The chemical and biological engineering professions are working more rapidly, nimbly, and smartly, thanks in part to the Manufacturing USA initiative, a major federal government program that looks to secure the future of U.S. manufacturing through innovation, education, and collaboration. The initiative offers opportunities for new job creation and economic growth for chemical and biological engineering enterprises by forming institutes, such as the Rapid Advancement in Process Intensification Deployment Manufacturing Institute (RAPID), the National Institute for Innovation in Manufacturing Biopharmaceuticals (NIIMBL), and the Clean Energy Smart Manufacturing Innovation Institute (CESMII).
At a national level, Manufacturing USA connects people, ideas, and technology to solve advanced-manufacturing challenges, enhance industrial competitiveness, increase economic growth, and strengthen U.S. national security. The institutes bring members of the manufacturing community together, across industries, to overcome technical hurdles and innovate. They seek to restore U.S. preeminence in manufacturing by addressing shared manufacturing technology and workforce challenges.
To date, Manufacturing USA has established 14 manufacturing innovation institutes. Each of them is a public-private partnership that focuses on one technological or industrial sector, and many of them address systems, chemical engineering, and biological engineering. All have common goals of encouraging partners in industry, academia, and government to collaborate and nurture manufacturing innovation.
The U.S. government has invested significantly in developing these manufacturing innovation institutes. Initially launched in 2014 as the National Network for Manufacturing Innovation (NNMI), and operated by the interagency Advanced Manufacturing National Program Office (AMNPO), Manufacturing USA’s primary goal is to create jobs and a more robust manufacturing sector in the U.S. The office operates in partnership with the U.S. Depts. of Defense, Energy, Education, Agriculture, and Labor; National Aeronautics and Space Administration (NASA); and National Science Foundation (NSF).
Clearly, all engineering professions will play a major role in helping to identify and solve each of the manufacturing institutes’ grand challenges. AIChE and its members are directly involved with some of the institutes, most notably RAPID, which focuses on the design and implementation of new processes. It has six focus areas designed to reduce energy consumption and create jobs in the U.S.: chemical and commodity processing, natural gas upgrading, renewable bioproducts, intensified process fundamentals, modeling and simulations, and modular manufacturing. AIChE is the 501(c)(3) organization that runs RAPID.
Other affiliates include CESMII, operated by the Smart Manufacturing Leadership Coalition, which focuses on smart operations of existing enterprises. It uses advanced data acquisition methods and controls to optimize process operations for more-sustainable operations.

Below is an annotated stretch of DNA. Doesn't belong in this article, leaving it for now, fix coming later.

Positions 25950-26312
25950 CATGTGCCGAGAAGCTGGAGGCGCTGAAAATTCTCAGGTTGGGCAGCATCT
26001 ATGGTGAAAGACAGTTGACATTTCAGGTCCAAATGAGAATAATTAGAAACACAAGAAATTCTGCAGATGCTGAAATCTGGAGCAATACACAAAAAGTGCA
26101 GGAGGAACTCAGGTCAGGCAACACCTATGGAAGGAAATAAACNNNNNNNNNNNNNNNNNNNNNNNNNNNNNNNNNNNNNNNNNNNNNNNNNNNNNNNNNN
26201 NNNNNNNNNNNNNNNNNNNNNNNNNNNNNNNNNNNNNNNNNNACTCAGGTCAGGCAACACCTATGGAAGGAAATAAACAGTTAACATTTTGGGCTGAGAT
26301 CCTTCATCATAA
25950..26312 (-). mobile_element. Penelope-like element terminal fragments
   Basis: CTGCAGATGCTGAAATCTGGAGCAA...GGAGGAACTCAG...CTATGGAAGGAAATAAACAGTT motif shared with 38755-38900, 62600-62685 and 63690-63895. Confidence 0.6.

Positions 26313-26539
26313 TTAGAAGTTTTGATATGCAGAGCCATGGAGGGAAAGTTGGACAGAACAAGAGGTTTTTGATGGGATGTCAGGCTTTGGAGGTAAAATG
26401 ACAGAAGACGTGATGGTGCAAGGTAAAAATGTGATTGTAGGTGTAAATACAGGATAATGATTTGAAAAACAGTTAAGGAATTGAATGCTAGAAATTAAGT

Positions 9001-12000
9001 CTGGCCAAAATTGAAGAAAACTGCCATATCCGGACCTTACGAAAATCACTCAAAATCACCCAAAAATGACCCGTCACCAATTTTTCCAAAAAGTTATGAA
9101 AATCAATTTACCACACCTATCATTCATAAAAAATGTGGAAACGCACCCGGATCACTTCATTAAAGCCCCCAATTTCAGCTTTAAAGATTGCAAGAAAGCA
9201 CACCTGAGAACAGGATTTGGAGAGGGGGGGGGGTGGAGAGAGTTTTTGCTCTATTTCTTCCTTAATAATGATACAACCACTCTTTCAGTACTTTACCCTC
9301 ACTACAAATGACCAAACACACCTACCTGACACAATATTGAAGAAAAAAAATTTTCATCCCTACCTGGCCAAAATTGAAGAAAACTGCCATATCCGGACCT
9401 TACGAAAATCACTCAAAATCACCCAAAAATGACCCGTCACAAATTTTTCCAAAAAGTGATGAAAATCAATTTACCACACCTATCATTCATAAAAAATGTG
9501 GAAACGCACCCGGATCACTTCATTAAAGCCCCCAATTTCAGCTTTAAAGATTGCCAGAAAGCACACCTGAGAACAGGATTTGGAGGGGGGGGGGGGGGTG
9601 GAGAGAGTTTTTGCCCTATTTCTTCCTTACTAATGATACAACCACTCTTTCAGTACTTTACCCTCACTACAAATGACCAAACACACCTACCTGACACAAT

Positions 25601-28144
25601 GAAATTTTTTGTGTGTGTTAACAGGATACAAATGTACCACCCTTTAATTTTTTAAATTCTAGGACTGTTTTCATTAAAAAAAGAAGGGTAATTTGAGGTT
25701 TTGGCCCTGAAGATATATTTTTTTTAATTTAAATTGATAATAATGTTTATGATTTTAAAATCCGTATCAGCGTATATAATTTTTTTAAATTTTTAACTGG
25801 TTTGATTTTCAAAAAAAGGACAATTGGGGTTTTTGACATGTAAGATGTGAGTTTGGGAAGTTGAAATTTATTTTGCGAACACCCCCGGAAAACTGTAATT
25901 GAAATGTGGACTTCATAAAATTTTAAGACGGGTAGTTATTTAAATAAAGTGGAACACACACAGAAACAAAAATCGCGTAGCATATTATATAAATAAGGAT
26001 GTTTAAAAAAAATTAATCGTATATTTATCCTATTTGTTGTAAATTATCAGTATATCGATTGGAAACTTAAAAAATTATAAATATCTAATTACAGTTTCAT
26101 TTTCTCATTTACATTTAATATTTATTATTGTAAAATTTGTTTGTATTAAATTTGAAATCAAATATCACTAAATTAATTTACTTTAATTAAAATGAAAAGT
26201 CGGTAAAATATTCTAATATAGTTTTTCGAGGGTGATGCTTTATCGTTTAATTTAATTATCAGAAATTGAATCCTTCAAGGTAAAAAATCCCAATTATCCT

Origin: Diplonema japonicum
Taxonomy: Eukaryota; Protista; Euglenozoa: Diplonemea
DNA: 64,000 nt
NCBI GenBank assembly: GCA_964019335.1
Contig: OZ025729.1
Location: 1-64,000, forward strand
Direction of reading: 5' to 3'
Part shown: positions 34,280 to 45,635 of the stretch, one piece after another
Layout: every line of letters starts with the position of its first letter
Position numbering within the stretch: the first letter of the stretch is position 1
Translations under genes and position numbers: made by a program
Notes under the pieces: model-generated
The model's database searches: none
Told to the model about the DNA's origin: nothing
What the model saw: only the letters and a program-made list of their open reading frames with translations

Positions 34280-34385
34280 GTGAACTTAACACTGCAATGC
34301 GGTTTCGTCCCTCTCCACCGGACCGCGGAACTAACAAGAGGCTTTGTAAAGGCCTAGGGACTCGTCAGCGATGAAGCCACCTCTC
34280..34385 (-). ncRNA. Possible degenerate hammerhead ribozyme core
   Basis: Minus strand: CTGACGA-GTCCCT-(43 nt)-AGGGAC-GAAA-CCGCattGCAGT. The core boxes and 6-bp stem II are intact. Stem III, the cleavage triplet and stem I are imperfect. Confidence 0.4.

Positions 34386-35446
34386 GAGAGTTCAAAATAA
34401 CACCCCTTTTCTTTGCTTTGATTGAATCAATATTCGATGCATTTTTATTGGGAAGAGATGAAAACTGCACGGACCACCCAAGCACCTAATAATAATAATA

NIIMBL, run by the Univ. of Delaware, focuses on prescription drugs made with living cells. These include vaccines, cancer drugs, immunological therapies, as well as emerging cell and gene therapies. NIIMBL’s main goal is to bring safe drugs to market faster, and to develop the skilled workforce that will be needed to do this.
Reducing Embodied-Energy and Decreasing Emissions (REMADE), which focuses on sustainable manufacturing, is also directly related to chemical engineering. In addition, the Advanced Regenerative Manufacturing Institute (ARMI) focuses on tissue engineering.
These institutes have overlap with AIChE’s programming, technical entities, and educational activities. AIChE is a member of these institutes and stands ready to provide support in education, outreach, networking, and programming.
One of AIChE’s latest initiatives was to feature a new manufacturing exhibit at the AIChE Annual Meeting. Many of the 14 manufacturing institutes had started their programs and launched early services, but, until the 2017 AIChE Annual Meeting, there were few opportunities for engineering companies, academics, and government laboratories involved in this work to showcase their technologies. The 2017 AIChE Meeting launched an exhibition, or trade show, to address this need and highlight the diverse engineering members of the various Manufacturing USA institutes. The exhibit worked in synergy with the meeting’s program, in which academic and industry experts covered a wide range of topics relevant to cutting-edge research, new technologies, and emerging growth areas in chemical and biological engineering. The exhibit’s main goal was to continue to help spur the manufacturing rebirth in the U.S. by highlighting the innovations that Manufacturing USA and government investment have made possible. As work at each of the institutes continues (RAPID, for example, has selected its first 25 research projects — see p. 55), we can expect a bigger and better exhibit in 2018.
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